Mosquito larvae were collected from nests right near the Jundishapur University in the fall. Culicinae larvae are visually distinguished from Anopheles larvae by a magnifying glass and a dropper drops. Culicinae larvae were transferred to plastic trays contained river water. The larvae were held in plastic trays to mature and were transferred to net cage and emerged as adults. Cages were placed at a temperature range of 25°C to 30°C with relative humidity at the range of 55% to 70%. Adults continuously provided with 10% sugar solution in water soaked on cotton pads. In this study 7-day-old female mosquitoes were used in the repellency test.

2.10. Repellent Activity

Repellency was evaluated using the arm-in-cage method. The arm-in-cage method refers to an environment with low density of mosquitoes per cage and unlike a high density, more accurately reflects the typical biting pressures (14). The repellent-treated arm of a volunteer is exposed to constant unfed mosquitoes in a cage for three-minute time intervals. If no mosquitoes bit or landed during the three-minute time interval, the arm was withdrawn from the cage and the repellency test period was continued 30 minutes. If at least 2 mosquitoes bit or landed during the three-minute study period, the time of repellency test was stopped. The time between application of formulated repellent to the arm and the two consecutive lands or bites was considered as the time of protection of each repellent against mosquitoes. The right forearm, which acted as a control, was not treated and was exposed for up to 30 seconds to the mosquito cage. The test was conducted on three human volunteers, who washed their arms with distilled water before testing. Forty female mosquitoes (disease free) that were starved for 12 to 24 hours were used in each experiment. A total of 1 gram of test repellents were applied on the left forearm from the elbow to the wrist (15).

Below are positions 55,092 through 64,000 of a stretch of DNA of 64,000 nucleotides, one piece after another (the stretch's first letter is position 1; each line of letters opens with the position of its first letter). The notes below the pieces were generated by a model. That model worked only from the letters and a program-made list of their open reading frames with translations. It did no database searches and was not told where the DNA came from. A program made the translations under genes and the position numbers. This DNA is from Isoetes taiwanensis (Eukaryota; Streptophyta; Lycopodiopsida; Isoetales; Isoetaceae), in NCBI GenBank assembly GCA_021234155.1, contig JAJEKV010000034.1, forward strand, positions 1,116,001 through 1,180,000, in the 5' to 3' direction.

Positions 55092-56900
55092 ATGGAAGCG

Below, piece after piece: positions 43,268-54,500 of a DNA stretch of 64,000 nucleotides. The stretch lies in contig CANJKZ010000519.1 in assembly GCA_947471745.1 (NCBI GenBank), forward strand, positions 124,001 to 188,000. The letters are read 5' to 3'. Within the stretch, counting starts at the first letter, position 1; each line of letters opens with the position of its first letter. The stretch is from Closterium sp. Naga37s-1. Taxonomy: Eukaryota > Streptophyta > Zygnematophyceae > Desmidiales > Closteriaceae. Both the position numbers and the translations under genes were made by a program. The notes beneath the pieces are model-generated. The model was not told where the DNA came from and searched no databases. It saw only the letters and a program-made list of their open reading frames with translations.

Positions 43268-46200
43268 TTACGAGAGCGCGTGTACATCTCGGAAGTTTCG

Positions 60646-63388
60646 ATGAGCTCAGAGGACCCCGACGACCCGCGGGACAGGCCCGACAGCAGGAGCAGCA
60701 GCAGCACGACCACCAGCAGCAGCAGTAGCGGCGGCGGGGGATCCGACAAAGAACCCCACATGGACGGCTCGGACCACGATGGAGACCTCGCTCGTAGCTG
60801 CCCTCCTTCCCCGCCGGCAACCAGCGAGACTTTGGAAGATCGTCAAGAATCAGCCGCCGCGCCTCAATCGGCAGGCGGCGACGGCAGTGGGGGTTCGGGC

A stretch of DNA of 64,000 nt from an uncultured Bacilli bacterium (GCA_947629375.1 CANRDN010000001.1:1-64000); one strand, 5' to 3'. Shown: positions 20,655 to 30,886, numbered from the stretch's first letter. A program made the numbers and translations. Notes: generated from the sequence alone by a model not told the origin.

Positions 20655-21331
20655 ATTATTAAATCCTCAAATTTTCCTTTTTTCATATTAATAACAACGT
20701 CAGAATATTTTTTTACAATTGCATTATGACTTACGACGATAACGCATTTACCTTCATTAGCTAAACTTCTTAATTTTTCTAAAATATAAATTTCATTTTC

2.11. Statistical Analysis

Data were analyzed using the one-way analysis of variance (ANOVA) and significant differences between groups were determined using the SPSS software (version 16.0). Post hoc Tukey’s test and P < 0.05 were considered significant with 95% confidence intervals. All the experiments were repeated three times and data were expressed as mean value ± SD. Sigma plot 11 software was applied for providing ternary phase diagrams.

3. Results

3.1. Specification of Micro-Emulsions

3.1.1. Phase Studies

The phase diagram system consisted of the oil phase (eculyptus essential oil), surfactant (Tween80-Span20), and co-surfactant (PG). Surfactant and co-surfactant were chosen based on essential oil solubility, hydrophilic-lipophilic balance values, and ability to form micro-emulsion. The phase diagram was assigned to determine the micro-emulsion zones. Two phase diagrams made at ratio s/c of 1/1 and 2/1 have been mentioned in Figure 1. However, the weight ratio of surfactant/co surfactant as a critical and important parameter affects behaviors of micro-emulsion phase and higher concentration of surfactant increases the micro-emulsion region.

The pseudo-ternary phase diagrams of the essential oil/surfactant, co-surfactant/water system at the 1:1, 2:1 weight ratios of Span 20 - Tween 80 / PG at ambient temperature, dark area showing the micro-emulsion zone.
Figure 1. The pseudo-ternary phase diagrams of the essential oil/surfactant, co-surfactant/water system at the 1:1, 2:1 weight ratios of Span 20 - Tween 80 / PG at ambient temperature, dark area showing the micro-emulsion zone.

3.1.2. Physicochemical Properties of the Formulated Micro-Emulsions

The mean particle size of formulated micro-emulsions was at a range of 16 to 66 nm (Table 1). The pH value (5.65 ± 0.11) of micro-emulsion formulations was appropriate and suitable for topical application. The mean viscosity range of formulated micro-emulsions was from 237.6 ± 2.1 cps to 331.2 ± 1.5 cps (Table 1).

Table 1. Characterizations and Components of Selected Micro-Emulsions (% w/w), Particle Size, Viscosity and pH (Mean ± SD, N = 3)
FormulationS/COil, %Water, %S + C, %Particle Size, nmViscosity, cpspH
12:15356043.6 ± 3.71.5 ± 331.35.34 ± 0.13
22:110306053.7 ± 2.22.1 ±237.65.52 ± 0.04
32:115256017.1 ± 0.70.9 ± 305.85.86 ± 0.18

The physicochemical data showed that phase of formulated micro-emulsions were not separated and phases remained homogenous with acceptable physical stability.

3.2. The Abundance of Mosquito Species

After the repellency test, a total of 50 mosquito corpses were collected from cages randomly and the entomology laboratory determined their species by optical microscopy. Abundance of mosquitoes, according to species was Culexpipiens (62%), Ochlerotatus caspius (22%), Culex pusillus (10%) and Culex tritaeniorhynchus (6%).

3.3. Protection Time Against the Mosquito

As shown in Table 2, the protection times have been reported in three formulations at the same concentrations. These times are the time durations between application of formulated repellent to arm and occurrence of two consecutive lands or bites of mosquitoes (Figure 2).